Sounds contrary to say that a fruit that has 85%-90% of its calories as fat is food for weight control. Tis’ true though – it’s all because of the kind of fat it contains. (You can read more about these good fats here.)
- Its monounsaturated fat speeds up metabolism
- its high fat content creates a feeling of fullness
- its high fat content reduces the urge to binge on sugary and carb-laden foods.
In the most pertinent experiment (Grant, 1960), a mean of just over one California avocado a day for a mean of 33 days increased average daily calories by a calculated 24% and fat by 54% but resulted in a weight loss averaging approximately 1 kg (2.2 lbs). This remarkable result (under exceptional and tightly controlled hospital conditions) should not be taken as a universal guarantee; individual results will vary depending upon complex individual metabolic histories and interactions. What can be said is that eating avocado has been shown to be fully compatible with good weight control. (Bob Bergh Department of Botany and Plant Sciences, University of California)
Selection and Storage
So now that we know we should include avocados in our diets, we need to choose one off the shelf.
- Look for a fruit with a slight neck on top as opposed to being rounded as this indicates it was probably ripened on the tree and will have better flavor.
- A firm, immature fruit can be ripened at home in a paper bag or in a fruit basket at room temperature (not in the fridge). The skin will darken as it ripens and once it’s ripe, it can be stored in a refrigerator for up to a week. A ripe, ready-to-eat avocado is slightly soft and darker in color.
Here’s one of the first recipes I tried with avocado. It has a nice crunch from the sweet red onion, firm slices of avocado, and slighty tangy dressing to finish it off. A nice change from your normal ‘salad’!
Avocado & Onion Salad (casein-free, egg-free, gluten-free, nut-free, sugar-free, yeast-free, anti-candida, low-carb)
2 medium ripe avocados, peeled and thinly sliced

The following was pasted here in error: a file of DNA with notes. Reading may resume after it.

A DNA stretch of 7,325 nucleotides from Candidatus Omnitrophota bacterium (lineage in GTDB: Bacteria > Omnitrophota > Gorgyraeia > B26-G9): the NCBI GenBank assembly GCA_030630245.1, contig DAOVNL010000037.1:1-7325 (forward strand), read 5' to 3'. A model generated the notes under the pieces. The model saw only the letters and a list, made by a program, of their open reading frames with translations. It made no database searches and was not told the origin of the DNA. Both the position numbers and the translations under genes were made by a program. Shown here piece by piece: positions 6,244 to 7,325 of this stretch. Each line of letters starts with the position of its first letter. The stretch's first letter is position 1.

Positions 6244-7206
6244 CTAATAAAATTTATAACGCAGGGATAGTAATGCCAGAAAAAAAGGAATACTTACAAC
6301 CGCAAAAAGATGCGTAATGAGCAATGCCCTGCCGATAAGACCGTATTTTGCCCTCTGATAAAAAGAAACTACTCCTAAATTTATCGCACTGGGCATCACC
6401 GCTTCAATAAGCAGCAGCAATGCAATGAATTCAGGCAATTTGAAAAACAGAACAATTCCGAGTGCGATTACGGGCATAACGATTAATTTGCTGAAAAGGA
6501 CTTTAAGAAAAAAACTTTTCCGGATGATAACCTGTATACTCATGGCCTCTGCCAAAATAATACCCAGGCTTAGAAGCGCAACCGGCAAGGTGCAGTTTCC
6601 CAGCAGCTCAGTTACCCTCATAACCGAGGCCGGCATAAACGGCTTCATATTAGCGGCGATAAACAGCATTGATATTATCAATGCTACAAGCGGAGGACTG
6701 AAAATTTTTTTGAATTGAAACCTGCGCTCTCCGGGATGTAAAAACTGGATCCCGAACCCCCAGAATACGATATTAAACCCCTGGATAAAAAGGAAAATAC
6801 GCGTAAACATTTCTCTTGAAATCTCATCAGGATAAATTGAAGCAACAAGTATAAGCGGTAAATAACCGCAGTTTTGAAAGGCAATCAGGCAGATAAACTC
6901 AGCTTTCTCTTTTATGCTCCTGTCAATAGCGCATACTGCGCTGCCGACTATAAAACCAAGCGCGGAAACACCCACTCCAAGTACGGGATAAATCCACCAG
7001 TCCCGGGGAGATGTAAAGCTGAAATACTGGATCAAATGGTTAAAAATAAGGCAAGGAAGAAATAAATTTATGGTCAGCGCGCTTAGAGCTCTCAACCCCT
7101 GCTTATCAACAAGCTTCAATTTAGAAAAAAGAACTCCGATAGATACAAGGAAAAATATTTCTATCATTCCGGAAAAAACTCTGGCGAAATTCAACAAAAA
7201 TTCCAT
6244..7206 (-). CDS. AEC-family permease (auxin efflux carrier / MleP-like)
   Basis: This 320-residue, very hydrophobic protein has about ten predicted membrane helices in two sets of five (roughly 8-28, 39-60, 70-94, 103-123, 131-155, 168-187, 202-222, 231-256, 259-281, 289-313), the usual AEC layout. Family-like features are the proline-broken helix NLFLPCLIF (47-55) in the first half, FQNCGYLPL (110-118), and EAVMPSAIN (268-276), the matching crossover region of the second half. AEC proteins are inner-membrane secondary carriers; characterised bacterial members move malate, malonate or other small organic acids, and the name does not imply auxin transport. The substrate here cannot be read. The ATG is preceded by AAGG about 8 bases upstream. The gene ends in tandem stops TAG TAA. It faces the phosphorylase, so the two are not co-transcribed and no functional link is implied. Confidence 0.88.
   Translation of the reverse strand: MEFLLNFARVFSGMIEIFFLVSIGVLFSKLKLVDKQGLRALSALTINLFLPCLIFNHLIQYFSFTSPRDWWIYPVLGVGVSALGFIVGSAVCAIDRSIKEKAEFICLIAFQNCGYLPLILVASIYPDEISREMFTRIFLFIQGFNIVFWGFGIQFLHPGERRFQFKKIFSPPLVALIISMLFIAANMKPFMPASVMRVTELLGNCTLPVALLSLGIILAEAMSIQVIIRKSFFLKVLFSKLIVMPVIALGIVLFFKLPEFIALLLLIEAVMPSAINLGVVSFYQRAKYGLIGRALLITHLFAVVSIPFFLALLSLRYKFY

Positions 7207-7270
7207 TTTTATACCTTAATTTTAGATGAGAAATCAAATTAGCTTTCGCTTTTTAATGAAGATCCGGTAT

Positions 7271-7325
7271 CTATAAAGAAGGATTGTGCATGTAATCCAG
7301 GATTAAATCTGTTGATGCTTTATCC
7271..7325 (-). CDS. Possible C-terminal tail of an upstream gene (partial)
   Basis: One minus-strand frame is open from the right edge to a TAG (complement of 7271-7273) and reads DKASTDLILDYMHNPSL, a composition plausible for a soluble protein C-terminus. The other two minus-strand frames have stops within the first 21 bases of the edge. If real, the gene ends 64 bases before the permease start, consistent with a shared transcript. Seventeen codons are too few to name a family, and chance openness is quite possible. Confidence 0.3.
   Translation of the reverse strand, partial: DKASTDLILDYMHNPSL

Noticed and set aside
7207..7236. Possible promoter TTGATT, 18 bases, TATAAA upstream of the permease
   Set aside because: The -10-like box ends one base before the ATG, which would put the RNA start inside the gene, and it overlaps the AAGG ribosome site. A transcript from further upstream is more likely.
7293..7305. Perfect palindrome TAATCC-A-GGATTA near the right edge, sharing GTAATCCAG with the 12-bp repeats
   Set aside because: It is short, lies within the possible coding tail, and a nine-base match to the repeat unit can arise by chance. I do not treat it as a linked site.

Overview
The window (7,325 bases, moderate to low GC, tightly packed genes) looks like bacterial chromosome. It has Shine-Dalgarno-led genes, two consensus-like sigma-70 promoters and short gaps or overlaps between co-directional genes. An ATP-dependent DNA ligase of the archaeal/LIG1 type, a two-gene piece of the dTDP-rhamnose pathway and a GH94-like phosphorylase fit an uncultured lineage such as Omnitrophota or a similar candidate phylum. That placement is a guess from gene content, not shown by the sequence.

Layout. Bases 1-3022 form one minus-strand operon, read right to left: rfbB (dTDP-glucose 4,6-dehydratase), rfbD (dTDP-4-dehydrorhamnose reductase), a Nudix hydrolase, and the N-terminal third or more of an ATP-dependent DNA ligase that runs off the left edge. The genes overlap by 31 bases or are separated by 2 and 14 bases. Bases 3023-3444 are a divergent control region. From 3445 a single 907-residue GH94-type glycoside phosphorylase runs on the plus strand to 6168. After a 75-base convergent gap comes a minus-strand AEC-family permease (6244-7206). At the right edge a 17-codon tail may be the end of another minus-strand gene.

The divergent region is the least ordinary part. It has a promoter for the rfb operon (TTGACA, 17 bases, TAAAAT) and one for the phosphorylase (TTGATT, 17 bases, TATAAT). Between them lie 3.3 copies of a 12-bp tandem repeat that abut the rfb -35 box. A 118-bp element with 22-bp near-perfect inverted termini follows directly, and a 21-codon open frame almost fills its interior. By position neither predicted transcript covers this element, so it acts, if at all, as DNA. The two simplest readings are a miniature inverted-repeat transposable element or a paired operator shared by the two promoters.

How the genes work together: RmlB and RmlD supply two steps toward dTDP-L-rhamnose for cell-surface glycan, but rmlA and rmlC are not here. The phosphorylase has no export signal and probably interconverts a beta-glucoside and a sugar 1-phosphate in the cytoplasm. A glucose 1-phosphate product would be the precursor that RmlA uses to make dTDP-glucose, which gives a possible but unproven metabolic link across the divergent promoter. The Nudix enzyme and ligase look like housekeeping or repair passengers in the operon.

1 large sweet onion, halved and thinly sliced
1/3 cup olive oil
1/4 cup mustard
2 Tbs lemon juice
sprinkle of stevia, to taste
1. Combine the dressing ingredients: olive oil, mustard, lemon juice, and stevia.
2. Cut avocado in half lengthwise. Twist both halves until they separate. Remove the seed and cut each of the halves lengthwise again. Grip the edge of the skin on each quarter and peel it off, just as you would with a banana.
3. Slice the sweet onion in half and then slice across the grain, per se :).
4. Arrange avocados and onion on a large platter then drizzle with dressing. Serve immediately.
P.S. Do you have a favorite way to eat avocados? I’d love more ideas!
Don’t know where to purchase some of these ingredients? Visit our Whole Food Sources page.
shared with: The Healthy Home Economist, Make Ahead Meals For Busy Moms, Flour Me With Love, The Prairie Homestead, The Modest Mom, Nourishing Treasures, Real Food Forager, Time-Warp Wife, Simply Sugar & Gluten Free, Delicious Obsessions, Growing Home, Young Living Oil Lady, Rook No. 17, Far Above Rubies, Vintage Wannabee, The King’s Court IV, The Gluten-Free Homemaker, Tessa The Domestic Diva, Women Living Well, Frugally Sustainable, Our Simple Farm, Deep Roots at Home, Kelly The Kitchen Kop, Raising Homemakers, This Chick Cooks, Raising Mighty Arrows, It’s A Keeper, Our Simple Country Life, The Greenbacks Gal, GNOWFGLINS, The Nourishing Gourmet, Real Food Renegade, Real Food Whole Health, Real Food Freaks, Comfy in the Kitchen, Chef In Training, Day2Day Joys,